Meanwhile, they were still doing "quality work" and they thought they were always charging enough to make a profit. But in the long run, they weren't profitable at all.

Your comment about "Worry about your work and things will be just fine" is a misnomer. You can do quality work all day every day and still be out of business within a few years unless you're pricing properly.

DVS Hardscaper
10-08-2010, 10:54 PM
Efficiency is something many folk can not understand.

Years ago one contractor wanted to get a bunch of us together and sit down and come to some agreements about price scales.

Well, there was no way I was gonna sit down with them and discuss my pricing as it wasn't open for discussion. And it's not because of anything secretive. But because of EFFICIENCY. There are certain tasks that we are VERY efficient in, and with that our prices are reflective of that.

One area of efficiency is burial of down spouts. Most guys rent trenchers, small backhoes, or small excavators to open the ground to run piping / drain tubing away from the hardscape and dwelling. Well, years ago I went out and bought our own trencher. No more rental. No more driving to the rental yard to load and unload. A HUGE SAVINGS!!!! Which enabled my proposals to reflect such.

Borders. Many prospective clients say to me "I hear radiused patios cost more because of all the cutting". My response is "well, not really, cutting pavers is what we do everyday, it's part of our routine". I do very little physical work in the field. But I do help with cutting pavers, and I actually enjoy it. Our system is I'll get a head start and I'll start marking the pavers to be cut, one guy will come behind me and saw and drop in place. We have a good system that works and we're able to miter them there pavers in a jiffy.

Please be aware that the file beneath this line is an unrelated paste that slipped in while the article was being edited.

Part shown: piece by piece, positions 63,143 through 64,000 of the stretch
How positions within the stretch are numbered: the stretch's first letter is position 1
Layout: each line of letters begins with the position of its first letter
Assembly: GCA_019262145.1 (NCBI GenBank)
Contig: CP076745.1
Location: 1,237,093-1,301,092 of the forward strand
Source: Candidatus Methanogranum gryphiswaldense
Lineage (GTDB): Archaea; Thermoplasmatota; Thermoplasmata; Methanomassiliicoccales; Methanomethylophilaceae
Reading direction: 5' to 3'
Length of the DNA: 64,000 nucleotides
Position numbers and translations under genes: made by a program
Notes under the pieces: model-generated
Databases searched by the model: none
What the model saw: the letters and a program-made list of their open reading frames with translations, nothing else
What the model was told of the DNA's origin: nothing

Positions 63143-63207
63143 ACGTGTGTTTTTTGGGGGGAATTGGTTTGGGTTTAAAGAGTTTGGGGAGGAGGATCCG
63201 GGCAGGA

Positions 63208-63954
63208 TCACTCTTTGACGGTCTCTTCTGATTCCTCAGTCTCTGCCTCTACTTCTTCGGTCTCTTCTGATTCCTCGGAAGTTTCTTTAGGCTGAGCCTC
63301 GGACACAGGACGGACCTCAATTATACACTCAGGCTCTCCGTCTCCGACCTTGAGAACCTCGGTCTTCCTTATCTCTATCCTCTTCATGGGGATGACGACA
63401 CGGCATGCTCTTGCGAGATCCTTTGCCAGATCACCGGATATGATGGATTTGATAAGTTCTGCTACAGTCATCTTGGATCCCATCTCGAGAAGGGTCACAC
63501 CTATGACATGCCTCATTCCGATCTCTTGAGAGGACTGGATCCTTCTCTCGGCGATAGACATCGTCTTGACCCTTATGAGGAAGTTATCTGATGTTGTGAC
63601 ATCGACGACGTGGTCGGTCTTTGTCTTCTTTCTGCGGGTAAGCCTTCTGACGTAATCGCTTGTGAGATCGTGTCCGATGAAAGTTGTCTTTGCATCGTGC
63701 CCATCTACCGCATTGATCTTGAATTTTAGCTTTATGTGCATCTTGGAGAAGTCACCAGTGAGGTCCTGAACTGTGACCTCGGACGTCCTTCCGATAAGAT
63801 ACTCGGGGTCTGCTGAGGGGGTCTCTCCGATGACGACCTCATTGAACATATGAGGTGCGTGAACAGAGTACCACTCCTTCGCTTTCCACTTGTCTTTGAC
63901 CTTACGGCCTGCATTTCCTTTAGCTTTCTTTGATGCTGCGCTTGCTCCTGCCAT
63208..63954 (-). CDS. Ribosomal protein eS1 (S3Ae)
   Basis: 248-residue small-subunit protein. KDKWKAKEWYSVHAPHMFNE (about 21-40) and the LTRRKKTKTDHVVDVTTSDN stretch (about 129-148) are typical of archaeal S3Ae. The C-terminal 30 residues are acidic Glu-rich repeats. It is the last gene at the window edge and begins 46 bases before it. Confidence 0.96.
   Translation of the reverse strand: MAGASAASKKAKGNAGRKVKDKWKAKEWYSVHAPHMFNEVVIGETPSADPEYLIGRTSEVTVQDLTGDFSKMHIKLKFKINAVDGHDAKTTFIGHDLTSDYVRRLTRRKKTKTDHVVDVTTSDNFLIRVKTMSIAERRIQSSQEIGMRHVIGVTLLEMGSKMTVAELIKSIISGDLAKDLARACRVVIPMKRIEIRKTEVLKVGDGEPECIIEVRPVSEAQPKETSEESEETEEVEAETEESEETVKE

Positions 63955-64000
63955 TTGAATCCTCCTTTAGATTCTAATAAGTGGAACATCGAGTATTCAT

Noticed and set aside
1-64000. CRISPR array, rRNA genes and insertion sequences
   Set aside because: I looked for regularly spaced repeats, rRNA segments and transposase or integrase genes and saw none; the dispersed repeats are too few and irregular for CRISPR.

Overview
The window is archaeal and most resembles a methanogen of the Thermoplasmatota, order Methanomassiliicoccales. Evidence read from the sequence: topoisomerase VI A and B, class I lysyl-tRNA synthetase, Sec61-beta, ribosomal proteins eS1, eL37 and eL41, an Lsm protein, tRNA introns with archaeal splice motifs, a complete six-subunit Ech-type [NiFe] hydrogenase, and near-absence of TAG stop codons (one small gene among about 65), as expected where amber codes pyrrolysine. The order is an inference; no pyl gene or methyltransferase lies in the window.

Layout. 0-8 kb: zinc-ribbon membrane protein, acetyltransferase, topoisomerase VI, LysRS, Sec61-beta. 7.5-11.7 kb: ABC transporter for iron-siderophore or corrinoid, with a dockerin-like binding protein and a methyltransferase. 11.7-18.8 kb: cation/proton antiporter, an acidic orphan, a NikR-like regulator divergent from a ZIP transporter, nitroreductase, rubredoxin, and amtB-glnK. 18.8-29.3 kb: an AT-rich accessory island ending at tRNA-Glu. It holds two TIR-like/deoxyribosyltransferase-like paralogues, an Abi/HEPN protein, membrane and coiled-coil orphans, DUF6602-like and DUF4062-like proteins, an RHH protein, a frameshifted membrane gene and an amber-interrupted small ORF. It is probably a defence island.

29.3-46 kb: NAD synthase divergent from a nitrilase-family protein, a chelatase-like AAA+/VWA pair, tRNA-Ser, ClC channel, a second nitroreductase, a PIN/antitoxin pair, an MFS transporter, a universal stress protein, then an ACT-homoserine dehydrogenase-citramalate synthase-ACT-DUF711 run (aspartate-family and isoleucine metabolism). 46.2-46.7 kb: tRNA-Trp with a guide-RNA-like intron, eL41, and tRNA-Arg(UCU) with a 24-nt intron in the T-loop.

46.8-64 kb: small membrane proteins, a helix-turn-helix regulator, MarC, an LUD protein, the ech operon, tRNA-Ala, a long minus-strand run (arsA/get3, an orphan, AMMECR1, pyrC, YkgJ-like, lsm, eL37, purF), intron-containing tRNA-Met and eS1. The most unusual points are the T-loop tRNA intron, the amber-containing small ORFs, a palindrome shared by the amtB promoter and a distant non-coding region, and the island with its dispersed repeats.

Cell Phones. Cell phones kill productivity. I had an employee that talked and talked on that darn cell phone every chance he got when I would not be present. And it showed. Needless to say - He no longer works with me.



,

JimLewis
10-08-2010, 11:15 PM
I hear you. Efficiency is good. And I think most contractors understand that every company is going to have a little different price. Efficiency is just one reason. Another reason is drive time. A customer may only be 5 minutes from our shop and 1 hour away from one of our competitors shop. So that's an extra 2 hours a day in drive time for them while for me, I don't have to account for that burden. So my price is going to be a little less for that reason. Every company has little ways to make a job go a little faster or slower. So a little variation in price from one company to the next is normal. I don't think anyone's calling that lowballing.

What IS lowballing is where you give a bid for a paver patio and your bid is $12,000 (and assuming you're approx. at market price). And then some other Ya-hoo comes in for the exact same patio $7,800 - a full 35% less! I'm sorry. But there's no amount of "efficiency" that explains that. That's either someone just doesn't know what they are doing and they are F'ing up the market.

DVS Hardscaper
10-08-2010, 11:21 PM
Jim, I think you and I think alike in many ways.

I say this because it was JUST TODAY that I was thinking about all the local guys that have come and gone. I don't have a percentage as I have not tracked them, but I think it's safe for me to say that 90% of the hardscape contractors that have come along since I been a hardscaper are no longer here. And each and every one of them have priced work way too low.